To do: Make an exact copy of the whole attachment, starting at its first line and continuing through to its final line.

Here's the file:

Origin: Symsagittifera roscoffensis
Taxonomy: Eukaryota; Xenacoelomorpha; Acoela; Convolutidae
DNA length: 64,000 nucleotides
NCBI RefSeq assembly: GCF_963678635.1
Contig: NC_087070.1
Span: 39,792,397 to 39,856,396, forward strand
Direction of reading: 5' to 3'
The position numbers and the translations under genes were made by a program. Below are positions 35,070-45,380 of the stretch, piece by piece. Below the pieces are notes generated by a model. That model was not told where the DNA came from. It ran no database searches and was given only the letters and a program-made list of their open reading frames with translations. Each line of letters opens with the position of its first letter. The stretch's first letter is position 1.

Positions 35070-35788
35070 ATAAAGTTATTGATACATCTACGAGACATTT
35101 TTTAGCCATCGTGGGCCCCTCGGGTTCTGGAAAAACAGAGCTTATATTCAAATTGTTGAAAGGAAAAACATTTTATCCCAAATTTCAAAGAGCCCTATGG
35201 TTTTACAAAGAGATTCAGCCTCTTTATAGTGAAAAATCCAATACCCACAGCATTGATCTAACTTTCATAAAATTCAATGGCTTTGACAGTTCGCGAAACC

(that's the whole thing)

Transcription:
Origin: Symsagittifera roscoffensis
Taxonomy: Eukaryota; Xenacoelomorpha; Acoela; Convolutidae
DNA length: 64,000 nucleotides
NCBI RefSeq assembly: GCF_963678635.1
Contig: NC_087070.1
Span: 39,792,397 to 39,856,396, forward strand
Direction of reading: 5' to 3'
The position numbers and the translations under genes were made by a program. Below are positions 35,070-45,380 of the stretch, piece by piece. Below the pieces are notes generated by a model. That model was not told where the DNA came from. It ran no database searches and was given only the letters and a program-made list of their open reading frames with translations. Each line of letters opens with the position of its first letter. The stretch's first letter is position 1.

Positions 35070-35788
35070 ATAAAGTTATTGATACATCTACGAGACATTT
35101 TTTAGCCATCGTGGGCCCCTCGGGTTCTGGAAAAACAGAGCTTATATTCAAATTGTTGAAAGGAAAAACATTTTATCCCAAATTTCAAAGAGCCCTATGG
35201 TTTTACAAAGAGATTCAGCCTCTTTATAGTGAAAAATCCAATACCCACAGCATTGATCTAACTTTCATAAAATTCAATGGCTTTGACAGTTCGCGAAACC